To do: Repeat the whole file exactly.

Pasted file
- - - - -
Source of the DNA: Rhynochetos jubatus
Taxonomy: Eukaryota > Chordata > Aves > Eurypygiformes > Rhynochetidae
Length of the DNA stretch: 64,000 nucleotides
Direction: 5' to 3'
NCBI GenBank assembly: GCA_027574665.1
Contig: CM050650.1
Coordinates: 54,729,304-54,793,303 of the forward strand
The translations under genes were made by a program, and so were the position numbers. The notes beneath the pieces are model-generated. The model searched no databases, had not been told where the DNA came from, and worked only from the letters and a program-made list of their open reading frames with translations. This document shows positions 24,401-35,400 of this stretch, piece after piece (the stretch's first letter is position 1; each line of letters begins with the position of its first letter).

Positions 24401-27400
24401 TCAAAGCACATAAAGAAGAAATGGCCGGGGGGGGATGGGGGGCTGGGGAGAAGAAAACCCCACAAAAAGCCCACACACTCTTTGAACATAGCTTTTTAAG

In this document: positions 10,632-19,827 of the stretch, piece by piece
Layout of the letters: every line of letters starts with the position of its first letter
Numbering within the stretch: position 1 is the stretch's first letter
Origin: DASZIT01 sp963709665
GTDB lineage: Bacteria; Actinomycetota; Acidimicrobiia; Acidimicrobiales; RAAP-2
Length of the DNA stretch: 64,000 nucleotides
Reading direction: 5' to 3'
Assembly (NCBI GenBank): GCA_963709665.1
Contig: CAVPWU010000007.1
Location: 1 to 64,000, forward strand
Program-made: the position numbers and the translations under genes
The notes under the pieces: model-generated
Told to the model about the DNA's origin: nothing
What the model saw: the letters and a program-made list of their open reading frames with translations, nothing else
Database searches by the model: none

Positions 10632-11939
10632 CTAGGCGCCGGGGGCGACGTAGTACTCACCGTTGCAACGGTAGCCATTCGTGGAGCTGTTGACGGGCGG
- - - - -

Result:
Source of the DNA: Rhynochetos jubatus
Taxonomy: Eukaryota > Chordata > Aves > Eurypygiformes > Rhynochetidae
Length of the DNA stretch: 64,000 nucleotides
Direction: 5' to 3'
NCBI GenBank assembly: GCA_027574665.1
Contig: CM050650.1
Coordinates: 54,729,304-54,793,303 of the forward strand
The translations under genes were made by a program, and so were the position numbers. The notes beneath the pieces are model-generated. The model searched no databases, had not been told where the DNA came from, and worked only from the letters and a program-made list of their open reading frames with translations. This document shows positions 24,401-35,400 of this stretch, piece after piece (the stretch's first letter is position 1; each line of letters begins with the position of its first letter).

Positions 24401-27400
24401 TCAAAGCACATAAAGAAGAAATGGCCGGGGGGGGATGGGGGGCTGGGGAGAAGAAAACCCCACAAAAAGCCCACACACTCTTTGAACATAGCTTTTTAAG

In this document: positions 10,632-19,827 of the stretch, piece by piece
Layout of the letters: every line of letters starts with the position of its first letter
Numbering within the stretch: position 1 is the stretch's first letter
Origin: DASZIT01 sp963709665
GTDB lineage: Bacteria; Actinomycetota; Acidimicrobiia; Acidimicrobiales; RAAP-2
Length of the DNA stretch: 64,000 nucleotides
Reading direction: 5' to 3'
Assembly (NCBI GenBank): GCA_963709665.1
Contig: CAVPWU010000007.1
Location: 1 to 64,000, forward strand
Program-made: the position numbers and the translations under genes
The notes under the pieces: model-generated
Told to the model about the DNA's origin: nothing
What the model saw: the letters and a program-made list of their open reading frames with translations, nothing else
Database searches by the model: none

Positions 10632-11939
10632 CTAGGCGCCGGGGGCGACGTAGTACTCACCGTTGCAACGGTAGCCATTCGTGGAGCTGTTGACGGGCGG